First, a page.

This weekend was one of those weekends you feel you need a weekend to recover from.
Actually, to be honest, the past six weeks has felt like that with croup, chickenpox, flu, flu, cold, flu…
My grandma – who lives in Sunderland – got called in for a hospital appointment on Friday morning following some recent concerns with a lump. My dad was in Oman on business and then Rome declaring their marriage (or something equally official) ahead of their wedding there in June and simply couldn’t reorganise and get a flight back in time. So I took Friday off work and hotfooted it up to the Cold Dark North (which was actually really pleasant and sunny – almost warm, shock horror!) on Thursday after work.
It was a flying visit, returning late Friday night, as my mum was moving house on the Saturday. After moving so many times growing up, we’re somewhat of a house-moving-dream-team, so obviously I’d said I’d help.
Meanwhile, the Other Half had tickets to the Saatchi Gallery’s Rolling Stones exhibition on the Saturday which he’d bought last August for his dad’s birthday and a friend’s surprise welcome back party that evening after a nine month stint in Tokyo.
I feel like I’ve barely seen Little Miss this week; week day evenings are always short and often fraught with a very tired post-nursery Little Miss. But after what has now been a long six weeks with us all ill, just passing colds and flus between us, (welcome to the house of fun…) we had to accept that this weekend, we just couldn’t do it all.
(Actually, as I type this on my morning commute, the OH is at home with, yet again, a poorly Little Miss. When will it end?!)
So, in an attempt to simplify matters, we shipped Little Miss off my in-laws on Saturday morning for a sleepover. As ever, she was super excited to see Auntie Chatterbox (nine) and her favourite Uncle (eleven) and had a whale of a time. GranPam was sending us videos of her having a cello lesson (!), dance fit sessions on the Wii and some very serious, highly intense conversations with the dogs…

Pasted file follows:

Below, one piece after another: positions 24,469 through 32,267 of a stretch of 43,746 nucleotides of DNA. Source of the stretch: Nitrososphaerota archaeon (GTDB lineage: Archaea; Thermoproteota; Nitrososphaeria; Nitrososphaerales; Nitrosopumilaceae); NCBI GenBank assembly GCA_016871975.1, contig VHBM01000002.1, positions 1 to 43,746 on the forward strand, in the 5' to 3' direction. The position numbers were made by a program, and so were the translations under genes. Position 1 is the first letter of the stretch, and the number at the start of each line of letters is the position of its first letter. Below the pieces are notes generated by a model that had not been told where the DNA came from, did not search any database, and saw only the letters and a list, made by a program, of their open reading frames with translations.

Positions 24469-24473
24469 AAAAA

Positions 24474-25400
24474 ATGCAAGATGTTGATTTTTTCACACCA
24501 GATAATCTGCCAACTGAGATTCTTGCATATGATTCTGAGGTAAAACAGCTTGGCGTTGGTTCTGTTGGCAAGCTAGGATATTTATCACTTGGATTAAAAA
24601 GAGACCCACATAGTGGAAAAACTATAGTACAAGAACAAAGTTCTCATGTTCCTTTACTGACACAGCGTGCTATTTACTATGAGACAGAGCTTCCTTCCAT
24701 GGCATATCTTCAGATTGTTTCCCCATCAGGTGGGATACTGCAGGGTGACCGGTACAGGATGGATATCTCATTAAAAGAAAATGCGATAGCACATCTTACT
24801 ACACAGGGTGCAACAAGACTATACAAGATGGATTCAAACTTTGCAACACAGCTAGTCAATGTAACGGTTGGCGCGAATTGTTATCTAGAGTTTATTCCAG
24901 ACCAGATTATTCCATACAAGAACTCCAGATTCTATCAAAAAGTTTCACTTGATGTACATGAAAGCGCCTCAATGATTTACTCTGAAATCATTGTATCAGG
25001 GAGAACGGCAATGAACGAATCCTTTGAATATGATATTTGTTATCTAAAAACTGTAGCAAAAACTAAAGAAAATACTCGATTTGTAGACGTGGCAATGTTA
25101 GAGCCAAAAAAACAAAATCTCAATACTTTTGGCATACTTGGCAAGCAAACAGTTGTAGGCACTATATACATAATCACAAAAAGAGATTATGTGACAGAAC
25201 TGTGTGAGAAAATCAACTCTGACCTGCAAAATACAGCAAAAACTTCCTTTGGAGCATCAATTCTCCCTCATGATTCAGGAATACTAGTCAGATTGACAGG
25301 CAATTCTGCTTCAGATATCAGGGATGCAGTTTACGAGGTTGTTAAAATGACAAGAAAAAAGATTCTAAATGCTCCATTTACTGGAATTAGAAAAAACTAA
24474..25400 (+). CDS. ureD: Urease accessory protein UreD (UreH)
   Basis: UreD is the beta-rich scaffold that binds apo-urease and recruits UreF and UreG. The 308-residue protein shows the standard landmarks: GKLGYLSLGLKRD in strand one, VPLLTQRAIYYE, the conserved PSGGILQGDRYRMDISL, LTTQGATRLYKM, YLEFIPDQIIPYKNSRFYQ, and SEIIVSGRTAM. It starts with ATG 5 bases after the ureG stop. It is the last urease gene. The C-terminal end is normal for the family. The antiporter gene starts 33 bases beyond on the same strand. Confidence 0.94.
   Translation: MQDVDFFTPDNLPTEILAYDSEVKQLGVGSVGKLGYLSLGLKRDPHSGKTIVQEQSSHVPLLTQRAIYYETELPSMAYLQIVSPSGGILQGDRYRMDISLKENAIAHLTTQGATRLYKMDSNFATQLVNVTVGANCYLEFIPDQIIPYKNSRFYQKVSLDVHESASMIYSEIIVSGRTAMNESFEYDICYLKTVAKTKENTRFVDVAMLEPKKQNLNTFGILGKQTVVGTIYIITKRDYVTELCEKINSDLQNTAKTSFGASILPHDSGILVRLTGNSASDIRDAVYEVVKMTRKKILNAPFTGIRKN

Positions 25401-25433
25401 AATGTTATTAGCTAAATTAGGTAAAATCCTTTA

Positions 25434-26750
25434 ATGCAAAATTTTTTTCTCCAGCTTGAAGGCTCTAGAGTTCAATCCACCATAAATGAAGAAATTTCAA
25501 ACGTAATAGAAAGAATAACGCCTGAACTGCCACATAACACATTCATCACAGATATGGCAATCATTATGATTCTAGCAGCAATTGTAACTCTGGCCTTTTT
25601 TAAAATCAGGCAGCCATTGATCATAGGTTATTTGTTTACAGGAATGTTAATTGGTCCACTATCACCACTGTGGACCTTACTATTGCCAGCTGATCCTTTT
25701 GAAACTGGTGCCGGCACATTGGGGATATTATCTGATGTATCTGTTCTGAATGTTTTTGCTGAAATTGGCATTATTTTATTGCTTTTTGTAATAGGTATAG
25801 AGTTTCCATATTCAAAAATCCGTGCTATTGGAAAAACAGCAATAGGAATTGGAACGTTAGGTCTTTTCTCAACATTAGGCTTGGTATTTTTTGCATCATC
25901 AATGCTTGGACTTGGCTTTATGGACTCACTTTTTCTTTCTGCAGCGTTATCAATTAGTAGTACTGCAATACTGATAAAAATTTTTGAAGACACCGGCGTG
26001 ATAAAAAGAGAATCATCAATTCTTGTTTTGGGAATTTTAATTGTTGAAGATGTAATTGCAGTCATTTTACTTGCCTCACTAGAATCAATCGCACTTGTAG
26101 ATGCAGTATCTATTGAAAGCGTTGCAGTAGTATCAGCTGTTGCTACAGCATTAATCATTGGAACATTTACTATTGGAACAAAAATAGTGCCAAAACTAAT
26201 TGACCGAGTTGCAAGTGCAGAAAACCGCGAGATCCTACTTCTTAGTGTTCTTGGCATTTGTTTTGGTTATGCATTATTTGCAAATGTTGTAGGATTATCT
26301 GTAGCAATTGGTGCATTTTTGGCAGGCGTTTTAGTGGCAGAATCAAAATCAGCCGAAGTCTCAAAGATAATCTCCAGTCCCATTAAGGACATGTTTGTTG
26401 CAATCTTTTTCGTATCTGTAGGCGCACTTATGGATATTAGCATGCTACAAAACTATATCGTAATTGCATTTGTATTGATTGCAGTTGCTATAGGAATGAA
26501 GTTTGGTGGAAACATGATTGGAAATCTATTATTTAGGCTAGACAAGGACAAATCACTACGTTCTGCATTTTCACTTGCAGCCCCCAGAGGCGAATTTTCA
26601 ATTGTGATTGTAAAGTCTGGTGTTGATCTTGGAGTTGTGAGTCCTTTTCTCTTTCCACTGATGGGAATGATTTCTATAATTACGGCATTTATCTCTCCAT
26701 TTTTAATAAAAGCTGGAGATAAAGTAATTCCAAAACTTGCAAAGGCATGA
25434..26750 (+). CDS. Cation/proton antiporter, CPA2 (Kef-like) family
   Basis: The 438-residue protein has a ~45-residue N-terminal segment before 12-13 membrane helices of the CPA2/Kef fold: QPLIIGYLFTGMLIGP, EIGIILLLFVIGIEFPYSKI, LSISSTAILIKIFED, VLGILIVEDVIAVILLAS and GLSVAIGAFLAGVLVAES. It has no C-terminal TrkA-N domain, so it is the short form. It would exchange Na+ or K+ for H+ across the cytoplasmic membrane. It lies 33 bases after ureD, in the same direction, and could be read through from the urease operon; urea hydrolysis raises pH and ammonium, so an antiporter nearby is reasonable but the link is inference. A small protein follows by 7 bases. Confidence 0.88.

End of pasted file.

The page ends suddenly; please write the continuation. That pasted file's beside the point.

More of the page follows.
On Sunday morning, I woke about 9:30am. Once upon a time, this was classed as hideously early – those were the days! – but now, this was heavenly; quiet stillness greeting me, slowly coming-to in my own time and the promise of absolutely nothing needing my energy or even attention as I stumbled out of bed.
I popped downstairs and got tea, orange juice and an iPad. The OH was stirring when I returned and we sat in bed watching Netflix for the next couple of hours.
I don’t remember the last time we did this. I guess it was when I was pregnant but that seems like a lifetime ago now.
But let’s assume it was when I was pregnant; that’s two and a half years since we had a lazy Sunday morning.
Two and a half years, people.
Every parent knows this hardship. It’s the sucky part of the job (especially when your toddler has some weird aversion to your bed and won’t just come for a sleepy cuddle in the mornings).
But if, like us, you’re the first of your friends to have kids, this can be particularly grating at times.
At 26 or 27 years old, few of our friends have seen 8am on a Sunday in the past fifteen years, let alone 6am. We make plans to meet for brunch at 11am, by which time we’ve been up five hours, had breakfast and a morning snack to put us all on.
I’ve written before how lucky we are to have incredibly supportive friends – they’re brilliant – but at the end of the day, none of them can really relate to what our lives are like.
Our ‘parent friends’ get it, obviously, but almost all of them are thirty-somethings, who planned their pregnancy, have friends (from before parenthood) with kids. They’re all at ‘that stage’.
As we lay in bed yesterday morning, I’m ashamed to admit I did think, just for a moment, ‘This is what life could have been like…” It was a world away from our usual Sunday. And in truth, it was really nice.
Don’t get me wrong, we love our daughter and can’t imagine life without her. Three years ago, life diverted us down an unexpected fork in the road and, now we’re here, we wouldn’t change it for the world.
But we’re only human. And you know what? Being a parent is exhausting.
And it can be hard being constantly reminded of the grass on the other side.
As it happens, I don’t necessarily think it’s greener. I posted this on Instagram the other day, but it’s fitting for this post too:
I remember when I was reeling from finding out I was pregnant, a family friend who had been through the same six years before said, “it’s tough, but they do make you laugh.”
And she was completely right. Over the past two years, Little Miss has taught me so much about love and joy and the power of laughter (as opposed to curling into the foetus position and rocking slowly in a corner…!). And the sound of your child uncontrollably laughing really is the most delicious sound on the planet.
But I’d be lying if I said it wasn’t really nice, just for one morning, to be ‘normal’ twenty-somethings and laze in bed without a care in the world.
And I think that’s ok. Because we’re all just doing the best we can. And sometimes, even parents just need a nap.
Amie is the newly appointed Under 30 Mums and Dads BritMums Round-Up Editor. Tweet Amie (@findingourfeet) your posts and experiences of life as #ParentsUnder30 on Twitter to be featured in the BritMums Round-Up on the second Saturday of each month.